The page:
Even if you do not regularly defragment your hard drive some operating systems such as Windows XP and Vista have the facility to automatically defragment your hard drives in the background without the user even being aware that it is happening.
Files can be cached to the computer's memory or the hard drive's own cache for reasons of speeding up file operations. This presents another problem when trying to shred files because at worst the files held in the cache could be the ones being shredded and the actual files present on the hard drive only being modified when they are deleted.
Poorly Programmed Software
Another possible and perhaps less obvious problem could be the way that the file shredding software itself has been programmed. If the file to be shredded is opened in the wrong way the file shredder software could inadvertently truncate the file size to 0 bytes. Since in this case there is now effectively no file data from the operating system's point of view any new data written during the overwrite process can end up being put anywhere on the hard drive and not necessarily over the original file.
File Shredding Tips
For those that are truly paranoid about their data being recovered here are a few tips:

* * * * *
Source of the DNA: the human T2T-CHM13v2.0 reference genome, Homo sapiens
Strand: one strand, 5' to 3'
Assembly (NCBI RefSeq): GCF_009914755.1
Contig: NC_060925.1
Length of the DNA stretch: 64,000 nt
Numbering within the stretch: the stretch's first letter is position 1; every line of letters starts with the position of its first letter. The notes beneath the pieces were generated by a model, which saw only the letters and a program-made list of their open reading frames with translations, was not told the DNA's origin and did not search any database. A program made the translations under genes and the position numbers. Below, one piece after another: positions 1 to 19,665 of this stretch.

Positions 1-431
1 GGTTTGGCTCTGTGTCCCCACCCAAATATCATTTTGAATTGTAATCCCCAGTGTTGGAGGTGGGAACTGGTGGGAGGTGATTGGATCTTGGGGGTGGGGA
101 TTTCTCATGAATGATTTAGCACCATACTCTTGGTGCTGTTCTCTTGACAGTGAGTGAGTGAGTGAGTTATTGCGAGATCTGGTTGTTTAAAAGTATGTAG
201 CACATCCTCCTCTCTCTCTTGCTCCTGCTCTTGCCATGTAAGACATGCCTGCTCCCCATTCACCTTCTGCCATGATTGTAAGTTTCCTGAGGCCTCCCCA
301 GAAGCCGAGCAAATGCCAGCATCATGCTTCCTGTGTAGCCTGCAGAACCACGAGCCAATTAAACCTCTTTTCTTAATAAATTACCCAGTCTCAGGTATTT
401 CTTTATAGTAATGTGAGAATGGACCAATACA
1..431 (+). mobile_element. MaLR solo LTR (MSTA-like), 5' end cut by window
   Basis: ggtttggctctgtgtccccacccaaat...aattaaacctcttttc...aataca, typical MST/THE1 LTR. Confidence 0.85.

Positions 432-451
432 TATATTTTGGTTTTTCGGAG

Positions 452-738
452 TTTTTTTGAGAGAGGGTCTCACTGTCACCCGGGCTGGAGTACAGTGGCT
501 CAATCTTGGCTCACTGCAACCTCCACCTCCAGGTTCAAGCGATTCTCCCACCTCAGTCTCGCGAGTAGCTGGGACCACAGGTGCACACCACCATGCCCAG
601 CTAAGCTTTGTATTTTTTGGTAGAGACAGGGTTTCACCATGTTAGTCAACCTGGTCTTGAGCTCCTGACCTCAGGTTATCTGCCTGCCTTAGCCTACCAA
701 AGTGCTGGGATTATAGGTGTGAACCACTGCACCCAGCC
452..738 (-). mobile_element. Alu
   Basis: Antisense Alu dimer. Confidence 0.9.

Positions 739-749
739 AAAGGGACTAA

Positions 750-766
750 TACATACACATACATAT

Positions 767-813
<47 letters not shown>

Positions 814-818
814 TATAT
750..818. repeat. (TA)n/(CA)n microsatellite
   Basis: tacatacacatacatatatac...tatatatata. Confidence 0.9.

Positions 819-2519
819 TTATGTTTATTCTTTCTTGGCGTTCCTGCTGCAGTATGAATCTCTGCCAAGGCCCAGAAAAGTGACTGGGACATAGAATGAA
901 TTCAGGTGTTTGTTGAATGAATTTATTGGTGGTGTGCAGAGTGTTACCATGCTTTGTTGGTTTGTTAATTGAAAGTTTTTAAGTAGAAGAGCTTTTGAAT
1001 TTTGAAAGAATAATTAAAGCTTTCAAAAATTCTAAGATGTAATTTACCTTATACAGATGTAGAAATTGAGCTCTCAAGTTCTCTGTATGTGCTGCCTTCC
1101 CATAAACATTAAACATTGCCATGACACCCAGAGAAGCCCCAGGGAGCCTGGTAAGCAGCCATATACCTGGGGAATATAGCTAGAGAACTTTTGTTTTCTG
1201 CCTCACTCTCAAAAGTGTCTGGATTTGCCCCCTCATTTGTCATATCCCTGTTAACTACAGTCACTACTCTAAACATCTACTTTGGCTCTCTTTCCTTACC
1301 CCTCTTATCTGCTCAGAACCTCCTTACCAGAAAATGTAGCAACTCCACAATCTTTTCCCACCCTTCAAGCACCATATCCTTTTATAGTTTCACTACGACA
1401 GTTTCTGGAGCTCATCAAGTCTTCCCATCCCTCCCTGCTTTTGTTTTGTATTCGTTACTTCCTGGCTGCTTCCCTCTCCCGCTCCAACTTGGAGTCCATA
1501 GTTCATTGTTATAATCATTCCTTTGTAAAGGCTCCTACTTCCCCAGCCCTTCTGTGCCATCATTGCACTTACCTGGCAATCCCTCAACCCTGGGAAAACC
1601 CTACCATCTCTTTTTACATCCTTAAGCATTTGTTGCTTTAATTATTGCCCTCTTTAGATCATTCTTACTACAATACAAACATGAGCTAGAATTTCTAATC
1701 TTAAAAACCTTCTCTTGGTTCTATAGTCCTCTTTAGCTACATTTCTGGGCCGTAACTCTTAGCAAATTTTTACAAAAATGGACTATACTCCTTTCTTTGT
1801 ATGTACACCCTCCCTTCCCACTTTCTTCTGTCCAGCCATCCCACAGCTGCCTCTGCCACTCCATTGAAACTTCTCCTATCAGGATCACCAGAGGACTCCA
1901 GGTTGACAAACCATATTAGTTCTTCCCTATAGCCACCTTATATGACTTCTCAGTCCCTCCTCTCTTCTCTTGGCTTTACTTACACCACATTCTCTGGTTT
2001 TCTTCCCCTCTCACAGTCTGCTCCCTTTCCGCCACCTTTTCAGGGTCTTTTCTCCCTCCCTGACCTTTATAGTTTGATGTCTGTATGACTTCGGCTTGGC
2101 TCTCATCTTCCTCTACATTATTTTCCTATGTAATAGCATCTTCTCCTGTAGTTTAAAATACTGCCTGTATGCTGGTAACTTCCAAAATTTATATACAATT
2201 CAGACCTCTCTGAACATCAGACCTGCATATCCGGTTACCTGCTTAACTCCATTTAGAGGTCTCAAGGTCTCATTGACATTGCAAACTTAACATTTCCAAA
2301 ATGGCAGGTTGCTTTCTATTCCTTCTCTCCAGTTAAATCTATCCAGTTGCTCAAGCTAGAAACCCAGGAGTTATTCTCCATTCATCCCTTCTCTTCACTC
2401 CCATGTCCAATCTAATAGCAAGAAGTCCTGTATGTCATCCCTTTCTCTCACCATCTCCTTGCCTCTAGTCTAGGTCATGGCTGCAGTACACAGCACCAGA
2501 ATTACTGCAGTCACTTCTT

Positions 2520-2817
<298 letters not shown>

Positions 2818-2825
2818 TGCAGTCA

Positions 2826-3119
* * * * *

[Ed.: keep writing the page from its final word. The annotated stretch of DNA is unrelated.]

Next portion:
Get Rid Of Your Temporary Files
An excellent program for removing your temporary files is CCleaner and is one that I use regularly. It gives the user the choice of removing internet cache, cookies, logs and other temporary files including what is in your recycle bin. You can also set the options of how the files are removed either as a standard delete or by various shredding methods.
Shred Your Free Space
Some file shredders also have the facility to shred the unused areas of your hard drive. One such utility is File Shredder. This is especially useful because of the reasons mentioned above regarding defragmentation and temporary files that have already been deleted.
Shred Your Swap File
This should be pretty obvious. A lot of temporary data gets stored in the swap file so it makes sense to include this on the shredder hit list.
I will be honest here, but I do not have much experience with file shredder software that also erases swap files (I do not have swap files set up on any of my systems). There are utilities out there that will do this so you may want to research this yourself to see what suits you best.
Consider Not Using A Swap File
If you have a PC with a lot of RAM (e.g. 1GB or more), you may want to consider switching off your swap file altogether. Not only will this prevent potentially sensitive data being stored on your hard drive it can also speed up your system since data is not being paged to the swap file.
Use A Temporary Partition
For some people it may suit them better to use a temporary partition to store data. When the data is no longer needed the whole partition can be shredded.
Shred Your Files Regularly, But Not Too Often
Obviously it makes sense to shred files on a regular basis, but you do not want to overdo this as constantly writing to a hard drive will cause wear and tear. This goes more so for the more secure shredding methods such as the Gutmann method which will overwrite a file as much as 35 times.